Unfortunately this village cannot run to an early Celebration on the 25th. So that I shall probably have to walk a mile or two, in which case I can get to Church at 8.15 am. – Failing this I must go to a midnight celebration at one of the Btn. Head Quarters – I shall be able to do one or the other – it depends on whether I am out or about by day or night.
I suppose it is just conceivably possible that the Boche will make himself objectionable on the great day, – it is just the sort of thing that would appeal to him. One thing is quite certain, that there will be none of the fraternizing which characterized the 1914 proceedings.
The weather today is about as bad as can be. There is a hurricane blowing, torrents of rain & hail – slates & chimneys crashing into roadways –& more still where houses have become somewhat dilapidated owing to shell fire, whole roofs & walls suddenly collapsing.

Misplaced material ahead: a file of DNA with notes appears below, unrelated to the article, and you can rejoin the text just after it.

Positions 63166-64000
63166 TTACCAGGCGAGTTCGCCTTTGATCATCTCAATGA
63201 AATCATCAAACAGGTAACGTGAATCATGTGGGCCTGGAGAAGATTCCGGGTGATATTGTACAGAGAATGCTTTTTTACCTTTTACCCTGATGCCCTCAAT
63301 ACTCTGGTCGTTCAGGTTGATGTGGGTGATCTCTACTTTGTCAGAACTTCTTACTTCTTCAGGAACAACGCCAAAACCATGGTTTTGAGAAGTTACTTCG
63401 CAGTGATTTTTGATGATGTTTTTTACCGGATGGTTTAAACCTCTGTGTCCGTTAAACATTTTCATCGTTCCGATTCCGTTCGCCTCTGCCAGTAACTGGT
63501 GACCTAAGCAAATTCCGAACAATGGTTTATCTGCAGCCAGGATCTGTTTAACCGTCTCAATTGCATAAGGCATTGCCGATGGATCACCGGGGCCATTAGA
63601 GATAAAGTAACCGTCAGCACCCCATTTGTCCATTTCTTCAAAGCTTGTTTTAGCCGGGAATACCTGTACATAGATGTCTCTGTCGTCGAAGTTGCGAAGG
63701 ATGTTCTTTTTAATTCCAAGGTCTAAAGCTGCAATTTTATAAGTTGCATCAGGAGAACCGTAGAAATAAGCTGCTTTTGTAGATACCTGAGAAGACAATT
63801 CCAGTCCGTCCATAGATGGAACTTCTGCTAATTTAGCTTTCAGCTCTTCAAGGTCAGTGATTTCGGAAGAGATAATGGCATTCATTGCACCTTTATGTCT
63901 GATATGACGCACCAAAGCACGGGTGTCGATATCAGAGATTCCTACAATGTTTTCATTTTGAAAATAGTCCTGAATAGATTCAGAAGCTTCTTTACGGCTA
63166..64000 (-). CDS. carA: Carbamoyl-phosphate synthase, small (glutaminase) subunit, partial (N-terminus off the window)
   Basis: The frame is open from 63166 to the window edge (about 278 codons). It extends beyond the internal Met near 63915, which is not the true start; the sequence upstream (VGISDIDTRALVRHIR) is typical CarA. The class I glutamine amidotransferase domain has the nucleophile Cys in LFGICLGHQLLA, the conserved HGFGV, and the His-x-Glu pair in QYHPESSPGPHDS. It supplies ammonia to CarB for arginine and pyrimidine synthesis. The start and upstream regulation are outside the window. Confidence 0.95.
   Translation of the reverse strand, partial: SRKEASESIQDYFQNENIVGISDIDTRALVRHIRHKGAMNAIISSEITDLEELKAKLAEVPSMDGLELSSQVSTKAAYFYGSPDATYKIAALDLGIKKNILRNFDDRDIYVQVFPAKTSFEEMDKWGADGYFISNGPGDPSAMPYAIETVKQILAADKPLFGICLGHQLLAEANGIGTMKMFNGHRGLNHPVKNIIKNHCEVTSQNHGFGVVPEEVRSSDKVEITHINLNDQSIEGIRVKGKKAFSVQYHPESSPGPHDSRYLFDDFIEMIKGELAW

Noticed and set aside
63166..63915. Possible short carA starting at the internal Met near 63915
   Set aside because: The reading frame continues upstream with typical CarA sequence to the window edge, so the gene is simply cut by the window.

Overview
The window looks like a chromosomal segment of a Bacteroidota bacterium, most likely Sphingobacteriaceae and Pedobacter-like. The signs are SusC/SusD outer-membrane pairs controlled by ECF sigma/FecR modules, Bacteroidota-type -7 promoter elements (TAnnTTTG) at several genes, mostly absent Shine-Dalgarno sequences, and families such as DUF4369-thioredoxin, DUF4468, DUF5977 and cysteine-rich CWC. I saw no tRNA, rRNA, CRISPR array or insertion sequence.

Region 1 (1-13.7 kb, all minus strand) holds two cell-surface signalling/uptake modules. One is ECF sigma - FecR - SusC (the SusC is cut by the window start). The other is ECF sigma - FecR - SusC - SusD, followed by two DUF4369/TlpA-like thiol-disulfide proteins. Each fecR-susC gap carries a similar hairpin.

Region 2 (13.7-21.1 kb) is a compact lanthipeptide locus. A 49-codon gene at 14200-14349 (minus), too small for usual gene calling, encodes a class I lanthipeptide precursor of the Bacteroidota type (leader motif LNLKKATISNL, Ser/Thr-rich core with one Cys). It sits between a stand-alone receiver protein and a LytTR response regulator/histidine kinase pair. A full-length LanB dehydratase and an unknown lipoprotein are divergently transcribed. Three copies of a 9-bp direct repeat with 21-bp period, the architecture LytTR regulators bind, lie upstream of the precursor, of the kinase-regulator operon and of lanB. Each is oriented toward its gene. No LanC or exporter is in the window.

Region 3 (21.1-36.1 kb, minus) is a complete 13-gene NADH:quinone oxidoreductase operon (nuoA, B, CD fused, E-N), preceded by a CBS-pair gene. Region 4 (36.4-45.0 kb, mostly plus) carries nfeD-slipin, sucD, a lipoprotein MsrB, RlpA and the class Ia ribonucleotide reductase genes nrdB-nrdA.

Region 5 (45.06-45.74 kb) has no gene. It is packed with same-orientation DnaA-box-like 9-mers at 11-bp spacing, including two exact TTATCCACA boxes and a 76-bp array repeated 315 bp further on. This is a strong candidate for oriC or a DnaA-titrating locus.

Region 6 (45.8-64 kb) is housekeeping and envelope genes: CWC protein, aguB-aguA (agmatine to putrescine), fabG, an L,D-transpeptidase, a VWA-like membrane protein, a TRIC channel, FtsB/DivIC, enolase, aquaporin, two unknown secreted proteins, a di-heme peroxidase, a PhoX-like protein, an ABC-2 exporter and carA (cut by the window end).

I believe I told you that Barton had turned up a few days ago but had not yet got back to the Regiment. Yesterday he was wounded – a marvellous escape from complete destruction. A shell burst next door to him, & he has got off with a badly shattered ancle. It will not be long before he sees his ”Missus” again, though some months I expect before we see him here. The Brigadier goes on leave again in January & there is a great deal of speculation as to what he proposes to do: we all think that he is tired of his present job & will go & try to get some influential friend to get him another. We also think it not improbable that he will marry again. In this case the lady is, we are sure, to be found at Brighton – though what her name & what her occupation, we do not know. I think a change would in one way do him good, a man can be too long at one job & get stale – but of course “de duchibus nil nisi bonum”. I have just finished reading & have really enjoyed Thackeray’s “Snobs” & have now plunged into a translation of Victor Hugo’s “Les Miserables”. I have seldom read anything much finer than his description of Waterloo – it is absolutely magnificent. What the original French is like I can only imagine – the translation is excellent. Please tell Dini that the Sportsman turns up with great regularity each Thursday – & is much appreciated. It is very nice to read the doings of various people that one knows, who still find time to career over a football ground. There is as a rule quite a good description of most of the school matches, & I can follow the doings of M.T.S. The trenches are now in a pretty horrible condition. Where ever they are unrevetted the sides avalanche continuously onto the floor & from there a ghastly pea-soup like puddle sometimes three or four foot deep. Where the sides of the trench are strong the whole thing forms a sort of conduit for collecting water, & a whole army of men has to be employed pumping the place clear. In some cases the only way to visit the line is by night “over the top” – none too safe a performance on a very dark night as the place is lettered with shell holes and one may take a cold plunge at any minute. The whole aspect of the weather is so miserable that I am beginning to feel depressed & must stop this letter & go to bed.